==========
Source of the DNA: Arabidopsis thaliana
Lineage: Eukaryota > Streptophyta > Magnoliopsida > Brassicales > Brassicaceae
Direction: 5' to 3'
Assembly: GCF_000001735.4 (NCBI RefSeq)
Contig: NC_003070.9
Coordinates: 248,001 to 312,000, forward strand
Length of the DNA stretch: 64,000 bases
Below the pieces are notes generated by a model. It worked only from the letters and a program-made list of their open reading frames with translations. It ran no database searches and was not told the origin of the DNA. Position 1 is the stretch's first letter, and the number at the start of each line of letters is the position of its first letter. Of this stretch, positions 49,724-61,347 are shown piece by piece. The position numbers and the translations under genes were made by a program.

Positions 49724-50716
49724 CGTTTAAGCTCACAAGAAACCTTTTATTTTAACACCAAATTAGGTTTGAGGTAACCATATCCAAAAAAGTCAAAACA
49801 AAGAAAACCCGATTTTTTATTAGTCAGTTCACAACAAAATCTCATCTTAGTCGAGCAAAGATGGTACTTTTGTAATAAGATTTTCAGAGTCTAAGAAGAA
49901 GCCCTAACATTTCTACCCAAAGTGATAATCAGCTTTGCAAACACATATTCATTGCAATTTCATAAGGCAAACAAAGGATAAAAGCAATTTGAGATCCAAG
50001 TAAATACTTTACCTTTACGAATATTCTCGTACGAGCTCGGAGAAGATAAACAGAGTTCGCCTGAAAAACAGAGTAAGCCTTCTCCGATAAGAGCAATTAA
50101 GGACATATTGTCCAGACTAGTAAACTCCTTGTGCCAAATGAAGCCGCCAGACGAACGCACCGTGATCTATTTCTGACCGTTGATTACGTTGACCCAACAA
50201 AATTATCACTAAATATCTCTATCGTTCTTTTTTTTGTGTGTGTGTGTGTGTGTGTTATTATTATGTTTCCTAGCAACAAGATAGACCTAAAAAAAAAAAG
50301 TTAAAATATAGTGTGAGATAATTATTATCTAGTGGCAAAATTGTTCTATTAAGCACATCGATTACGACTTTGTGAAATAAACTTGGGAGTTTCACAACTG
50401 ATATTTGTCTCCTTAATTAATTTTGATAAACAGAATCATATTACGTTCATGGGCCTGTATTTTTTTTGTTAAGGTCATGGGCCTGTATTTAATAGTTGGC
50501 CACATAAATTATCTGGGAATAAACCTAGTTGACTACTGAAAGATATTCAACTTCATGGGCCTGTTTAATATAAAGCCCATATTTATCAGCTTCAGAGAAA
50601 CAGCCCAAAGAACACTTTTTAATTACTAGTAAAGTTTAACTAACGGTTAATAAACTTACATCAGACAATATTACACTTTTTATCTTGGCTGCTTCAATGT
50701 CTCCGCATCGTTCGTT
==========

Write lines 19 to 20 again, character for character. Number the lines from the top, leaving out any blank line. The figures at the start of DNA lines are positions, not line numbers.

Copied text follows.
50601 CAGCCCAAAGAACACTTTTTAATTACTAGTAAAGTTTAACTAACGGTTAATAAACTTACATCAGACAATATTACACTTTTTATCTTGGCTGCTTCAATGT
50701 CTCCGCATCGTTCGTT